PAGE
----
Ranked-Choice Voting: Let the Rounds Begin

For the first time, ranked-choice voting (RCV) will more than likely determine who will fill one of the toughest jobs in America. Nearly 800,000 New Yorkers voted early or on election day in the City’s Democratic mayoral primary by ranking their top five candidates on the ballot. While other notable cities (San Francisco, Minneapolis, and St. Paul) have implemented and used RCV for years, this primary certainly served as its introduction to masses.


Stateside - Ranked Choice Voting - Blog


Advocates of RCV tout its guarantee that a candidate with majority support – that is, 50% plus 1 – wins his or her election. In elections that have more than two candidates, often the winner does not secure a majority but rather a plurality of the vote. Plurality winners simply come in first: They receive the most votes and are deemed the victor regardless of if an actual majority (50% plus 1) of voters wish to see them in office.

With RCV, if no candidate secures 50% plus 1 after the first round of ballot counting, the majority (rather than plurality) winner is determined after rounds of reallocation and tabulation. To begin this process, the candidate who had the least first place votes will immediately be eliminated. Then, the candidates ranked second on those ballots that have the now-eliminated candidate ranked first will be tallied. After this count, the candidate with the fewest votes will immediately be eliminated. This process repeats until two candidates remain and one has won a majority of the remaining votes. 


Stateside - Ranked Choice Voting - Blog


While 13 Democrats vied for the nomination, only eight were deemed as viable candidates participating in debates and they garnered the most media attention. However, voters were only allotted five positions on their ranked-choice ballot. With the crowded field and allowance of a top five ranking, it was always going to be difficult for a candidate to secure a majority without triggering the reallocation and tabulation process. And, after the initial tally on June 23, Brooklyn borough president Eric Adams lead the field with 31.66% of first place votes followed by former civil rights attorney and MSNBC analyst Maya Wiley with 22.22% of first place votes.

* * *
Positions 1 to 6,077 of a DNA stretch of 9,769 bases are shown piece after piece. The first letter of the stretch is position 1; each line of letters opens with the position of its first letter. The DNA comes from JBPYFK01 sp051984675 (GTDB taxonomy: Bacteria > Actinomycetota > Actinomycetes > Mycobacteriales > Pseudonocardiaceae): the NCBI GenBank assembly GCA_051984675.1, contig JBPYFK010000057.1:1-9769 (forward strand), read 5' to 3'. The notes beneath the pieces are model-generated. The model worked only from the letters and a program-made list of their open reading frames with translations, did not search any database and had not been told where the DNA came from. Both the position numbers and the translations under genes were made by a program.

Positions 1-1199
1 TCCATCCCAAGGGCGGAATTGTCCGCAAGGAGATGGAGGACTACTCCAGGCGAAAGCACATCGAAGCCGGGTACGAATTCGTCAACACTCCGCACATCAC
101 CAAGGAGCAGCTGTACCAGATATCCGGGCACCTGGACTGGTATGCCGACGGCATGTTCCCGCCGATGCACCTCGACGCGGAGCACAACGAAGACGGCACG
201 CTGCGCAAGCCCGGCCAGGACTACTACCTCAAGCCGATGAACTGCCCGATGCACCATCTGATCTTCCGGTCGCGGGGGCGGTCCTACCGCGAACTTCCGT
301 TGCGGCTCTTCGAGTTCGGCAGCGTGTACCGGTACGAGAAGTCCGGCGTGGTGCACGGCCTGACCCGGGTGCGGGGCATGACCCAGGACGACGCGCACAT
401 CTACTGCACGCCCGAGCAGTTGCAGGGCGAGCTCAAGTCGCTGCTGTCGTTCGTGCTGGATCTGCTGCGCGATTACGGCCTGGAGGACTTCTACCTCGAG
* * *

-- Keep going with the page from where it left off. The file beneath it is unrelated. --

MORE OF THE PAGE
Two weeks after election day, given the City’s demographics and voting history, Brooklyn borough president Eric Adams can now officially call himself the presumptive future Mayor of New York as he secured the Democratic party’s nomination yesterday. Republican nominee Curtis Sliwa – founder of the Guardian Angels and cast member of Netflix’s Fear City – will need a political miracle to defeat Adams.

Adams ending up winning just over a majority, 50.5%, in the final round – Round 8 – of ranked-choice voting. As a former New York City Policy Officer forcing public safety issues to the forefront of the primary, Adams was able to stand out from the pack. He released a plan for both reducing crime and reforming the New York Police Department that includes a focus on gun violence, mental health, and increasing the number of officers on the streets – a stark contrast to the more progressive wing of the Democratic party. Adams stayed on message and voters saw him as the candidate that would successfully tackle crime and safety – the issue that arguably was number one on their minds.

Adams is also a former New York State Senator, serving seven years in Albany. And according to the Washington Post, City business leaders and lobbyists believe Adams will be more friendly towards the City’s real estate and business community than Mayor de Blasio.


Would you like more information on this year’s state and local elections? Contact Meghan Holihan.